beef wellington – a classic

There are classics and then there are classics. Beef Wellington is one of THOSE amazing classics that never gets old and I couldn’t imagine any other meal for my dinner table on the 1st day of 2022.
A succulent, lean, juicy cut of meat coated with mushroom duxelles (and in this case also bacon), encased in puff pastry and then baked and served with a homemade red wine jus, creamy mashed potato and buttery aged carrots.
It was the perfect meal paired with a special Pinot Noir from a very special place called Calitzdorp in the Klein Karoo.

I must admit that the process behind making this spectacular dish can be quite lengthy. But honestly, good things come to those who wait and the time and effort here is well worth it. Time and time again.

ingredients | serves 4-6 | a challenge
1 beef fillet, about 700g, trimmed
1 roll ready made puff pastry, thawed and chilled
1 egg, whisked with a splash of water
500g mushrooms (i used button, black and shitake)
small bunch fresh thyme, leaves only
2 cloves garlic, crushed
9 slices streaky bacon
small bunch fresh parsley, chopped
2T dijon or English mustard
glug olive oil + extra
salt
black pepper

method
Chop the mushrooms in a blender in batches.
Heat about a tablespoon of olive oil in a large skillet and cook the mushrooms with the garlic, thyme and parsley to cook out all the moisture from the mushrooms. Spread out to cool.
Rub the beef fillet with olive oil and season liberally with salt and pepper. Heat a large pan and sear the meat for about a minute each side until nicely browned.
While the meat is still hot, rub with english or dijon mustard and set aside to cool.
Line a large cutting board with three sheets of clingfilm.
Place the slices of bacon in the centre of the clingfilm, overlapping one another. Spread the cooled mushrooms duxelles over the bacon.

Lay the fillet on top of the duxelles and using the front end of the clingfilm, start rolling the bacon around the fillet, tightening and pressing as you go to form a cylinder.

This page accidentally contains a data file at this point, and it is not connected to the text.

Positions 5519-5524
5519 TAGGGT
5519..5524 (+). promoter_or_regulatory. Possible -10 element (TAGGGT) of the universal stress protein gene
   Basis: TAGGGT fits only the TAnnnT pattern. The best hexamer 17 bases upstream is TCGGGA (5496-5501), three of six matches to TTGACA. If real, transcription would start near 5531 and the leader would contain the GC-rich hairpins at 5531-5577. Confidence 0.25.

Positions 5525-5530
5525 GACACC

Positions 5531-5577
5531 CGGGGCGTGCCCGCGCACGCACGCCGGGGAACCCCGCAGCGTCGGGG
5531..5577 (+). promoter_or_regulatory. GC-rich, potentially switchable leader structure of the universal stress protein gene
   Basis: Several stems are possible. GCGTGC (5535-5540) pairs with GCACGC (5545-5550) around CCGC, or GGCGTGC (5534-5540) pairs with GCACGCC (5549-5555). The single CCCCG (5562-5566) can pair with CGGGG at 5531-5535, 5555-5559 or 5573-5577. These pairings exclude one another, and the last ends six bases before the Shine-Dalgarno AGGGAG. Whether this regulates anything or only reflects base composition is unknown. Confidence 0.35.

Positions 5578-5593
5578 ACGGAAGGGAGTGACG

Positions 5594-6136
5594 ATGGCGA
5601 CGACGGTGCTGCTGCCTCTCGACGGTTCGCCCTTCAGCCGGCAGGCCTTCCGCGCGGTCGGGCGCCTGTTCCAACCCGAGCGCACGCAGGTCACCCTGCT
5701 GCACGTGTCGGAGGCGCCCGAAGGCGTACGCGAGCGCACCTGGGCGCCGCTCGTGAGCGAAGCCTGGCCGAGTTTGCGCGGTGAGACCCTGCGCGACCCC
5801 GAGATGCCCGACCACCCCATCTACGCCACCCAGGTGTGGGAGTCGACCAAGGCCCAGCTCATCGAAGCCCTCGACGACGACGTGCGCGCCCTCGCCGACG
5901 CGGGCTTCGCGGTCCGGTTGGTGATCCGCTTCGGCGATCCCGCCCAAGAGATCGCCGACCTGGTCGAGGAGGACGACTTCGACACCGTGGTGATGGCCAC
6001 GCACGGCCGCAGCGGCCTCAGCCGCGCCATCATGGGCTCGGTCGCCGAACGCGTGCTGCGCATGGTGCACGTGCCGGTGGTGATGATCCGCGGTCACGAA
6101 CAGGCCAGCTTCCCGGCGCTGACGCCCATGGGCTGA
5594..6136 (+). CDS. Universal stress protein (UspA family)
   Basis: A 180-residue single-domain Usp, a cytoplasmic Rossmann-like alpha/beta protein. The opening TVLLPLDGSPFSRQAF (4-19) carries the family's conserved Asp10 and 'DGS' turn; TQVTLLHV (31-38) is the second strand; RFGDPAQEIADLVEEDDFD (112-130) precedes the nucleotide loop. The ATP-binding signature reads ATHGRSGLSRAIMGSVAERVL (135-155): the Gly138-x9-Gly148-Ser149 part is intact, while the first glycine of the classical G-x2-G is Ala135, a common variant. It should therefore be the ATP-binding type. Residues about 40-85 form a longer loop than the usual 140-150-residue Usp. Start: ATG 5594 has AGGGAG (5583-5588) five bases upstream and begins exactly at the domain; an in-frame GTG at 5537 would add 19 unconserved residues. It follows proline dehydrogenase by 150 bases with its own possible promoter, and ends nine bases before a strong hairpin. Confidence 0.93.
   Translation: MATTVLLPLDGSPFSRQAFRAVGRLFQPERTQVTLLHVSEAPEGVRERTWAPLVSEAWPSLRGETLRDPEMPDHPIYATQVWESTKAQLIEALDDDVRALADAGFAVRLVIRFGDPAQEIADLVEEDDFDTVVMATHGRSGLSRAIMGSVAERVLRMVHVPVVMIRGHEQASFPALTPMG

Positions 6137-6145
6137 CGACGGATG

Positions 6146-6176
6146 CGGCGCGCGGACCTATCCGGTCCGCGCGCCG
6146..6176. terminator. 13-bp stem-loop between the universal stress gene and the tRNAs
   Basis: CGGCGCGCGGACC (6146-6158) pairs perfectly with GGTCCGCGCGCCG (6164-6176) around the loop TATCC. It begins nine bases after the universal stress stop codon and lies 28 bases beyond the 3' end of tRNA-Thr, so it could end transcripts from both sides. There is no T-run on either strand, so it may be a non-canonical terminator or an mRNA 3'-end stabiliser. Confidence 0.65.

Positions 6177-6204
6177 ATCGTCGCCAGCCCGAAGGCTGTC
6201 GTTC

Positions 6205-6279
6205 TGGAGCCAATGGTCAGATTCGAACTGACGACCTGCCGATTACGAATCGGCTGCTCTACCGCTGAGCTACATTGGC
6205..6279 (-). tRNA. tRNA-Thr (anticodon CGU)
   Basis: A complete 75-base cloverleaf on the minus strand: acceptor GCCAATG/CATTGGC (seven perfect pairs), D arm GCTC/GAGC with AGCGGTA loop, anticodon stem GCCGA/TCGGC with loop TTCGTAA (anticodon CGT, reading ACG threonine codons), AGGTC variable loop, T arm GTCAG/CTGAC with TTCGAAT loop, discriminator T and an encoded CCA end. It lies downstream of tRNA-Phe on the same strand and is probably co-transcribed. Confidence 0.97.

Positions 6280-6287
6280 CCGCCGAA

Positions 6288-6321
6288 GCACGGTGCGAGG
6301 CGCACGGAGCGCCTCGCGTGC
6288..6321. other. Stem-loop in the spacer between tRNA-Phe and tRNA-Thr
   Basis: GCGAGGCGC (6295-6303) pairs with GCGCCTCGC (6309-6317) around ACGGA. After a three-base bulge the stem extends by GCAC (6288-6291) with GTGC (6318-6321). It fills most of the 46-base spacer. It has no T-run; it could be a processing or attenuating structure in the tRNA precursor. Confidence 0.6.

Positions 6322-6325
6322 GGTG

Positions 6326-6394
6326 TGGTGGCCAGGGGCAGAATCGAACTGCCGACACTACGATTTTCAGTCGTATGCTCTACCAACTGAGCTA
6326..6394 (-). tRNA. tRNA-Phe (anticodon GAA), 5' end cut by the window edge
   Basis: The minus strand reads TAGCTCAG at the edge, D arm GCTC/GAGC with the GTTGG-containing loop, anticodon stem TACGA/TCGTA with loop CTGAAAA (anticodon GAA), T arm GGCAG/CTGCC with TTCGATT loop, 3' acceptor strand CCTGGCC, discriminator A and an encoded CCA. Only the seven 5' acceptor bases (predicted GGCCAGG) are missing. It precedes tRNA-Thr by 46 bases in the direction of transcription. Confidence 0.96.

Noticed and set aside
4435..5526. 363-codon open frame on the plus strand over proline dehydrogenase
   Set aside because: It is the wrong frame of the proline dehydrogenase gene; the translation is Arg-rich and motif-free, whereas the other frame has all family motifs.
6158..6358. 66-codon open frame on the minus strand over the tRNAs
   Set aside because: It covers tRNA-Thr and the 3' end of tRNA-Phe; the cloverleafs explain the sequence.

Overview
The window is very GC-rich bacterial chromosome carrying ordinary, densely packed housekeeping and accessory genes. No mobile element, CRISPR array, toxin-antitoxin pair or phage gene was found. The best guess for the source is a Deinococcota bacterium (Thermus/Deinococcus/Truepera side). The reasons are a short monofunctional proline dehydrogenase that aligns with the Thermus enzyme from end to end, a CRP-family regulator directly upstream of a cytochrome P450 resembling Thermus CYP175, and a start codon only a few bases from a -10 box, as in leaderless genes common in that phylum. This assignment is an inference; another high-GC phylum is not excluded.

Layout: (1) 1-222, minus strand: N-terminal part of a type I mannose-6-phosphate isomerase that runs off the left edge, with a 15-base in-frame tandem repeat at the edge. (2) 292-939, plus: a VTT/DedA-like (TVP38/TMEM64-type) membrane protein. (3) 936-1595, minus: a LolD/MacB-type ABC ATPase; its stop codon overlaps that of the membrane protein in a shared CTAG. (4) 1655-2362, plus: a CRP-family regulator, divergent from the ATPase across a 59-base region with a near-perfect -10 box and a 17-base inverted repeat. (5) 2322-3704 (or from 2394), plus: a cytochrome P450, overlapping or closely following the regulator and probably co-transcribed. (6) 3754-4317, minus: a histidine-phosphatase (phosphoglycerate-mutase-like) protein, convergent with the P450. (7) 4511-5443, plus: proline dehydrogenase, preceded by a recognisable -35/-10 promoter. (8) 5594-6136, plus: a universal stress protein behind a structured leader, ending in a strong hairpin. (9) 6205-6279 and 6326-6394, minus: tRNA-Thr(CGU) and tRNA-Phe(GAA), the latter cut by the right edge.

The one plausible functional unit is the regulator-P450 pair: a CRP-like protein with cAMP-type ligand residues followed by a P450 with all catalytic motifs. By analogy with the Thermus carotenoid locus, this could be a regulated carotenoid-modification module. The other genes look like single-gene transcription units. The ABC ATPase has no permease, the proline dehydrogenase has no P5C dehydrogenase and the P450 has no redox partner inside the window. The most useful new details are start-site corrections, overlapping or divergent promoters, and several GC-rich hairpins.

Twist the ends to secure and chill for about 30 minutes to set the beef and to keep its shape.

On a lightly floured surface, gently roll the pastry out to a large rectangle.
Unwrap the fillet and place it in the centre of the pastry. Brush the sides with the egg mixture and fold the ends over. Wrap the pastry around the beef, cutting away any excess pastry.
Turn the wrapped fillet over onto a piece of clingfilm with the seam underneath and roll up the clingfilm to tighten the pastry and fillet.
Place in the fridge to set for about 30 minutes.

Preheat the oven to 200C.
Remove the clingfilm from the fillet and score the pastry down lengthways and then sideways at 1cm intervals taking care not to cut all the way through the pastry.
Brush the pastry with the egg mixture and place the fillet on a baking tray.
Bake the fillet for 20 minutes, then lower the oven temperature to 180C and bake for a further 15 minutes.

Remove from the oven and rest for 10 minutes before slicing and serving with your choice of sides and sauce.




pressure cooker lamb shank

Some foods, like shank, can take hours to cook and, frankly, I just don’t always have hours to wait for a good, healthy meal.
These beautiful, meaty shanks are from my local butcher and have been in my freezer for about three weeks. Three weeks too long!!
It took me about 20 minutes to prepare this dish and a further 40 minutes of cooking time, for tender, flavourful shanks that I served on creamy, garlicky mashed potato.
In my mind, a meal fit for kings and queens!!

ingredients | easy
2-4 large lamb shanks
5T flour
Olive oil
1T butter
1 large white onion, chopped
2T tomato paste
4 large ripe tomatoes, quartered
4 garlic cloves, sliced
2 stalks rosemary
1/2t ground coriander
1t turmeric
1/2t ground cinnamon
2t cumin seeds, lightly crushed
2t paprika (not smoked)
2 bay leaves
1C chicken stock
1C red wine
2 leeks, sliced diagonally
2 carrots, peeled and cubed
3 celery ribs, sliced
2T brown sugar
bunch fresh parsley, garnish
zest of 1 lemon, garnish
mint leaves, garnish
1t fine salt
good grind of black pepper
2T corn flour
2T water

how to
Season the shanks with salt & pepper and dust with the flour.
Turn the pressure cooker to saute mode. Heat about 3 tablespoons olive oil and brown the shanks all over until beautifully caramelised. Set aside. Add 1 tablespoon of olive oil to the uncleaned bowl of the pressure cooker and a knob of butter. Sauté the onion until translucent. About 3 minutes.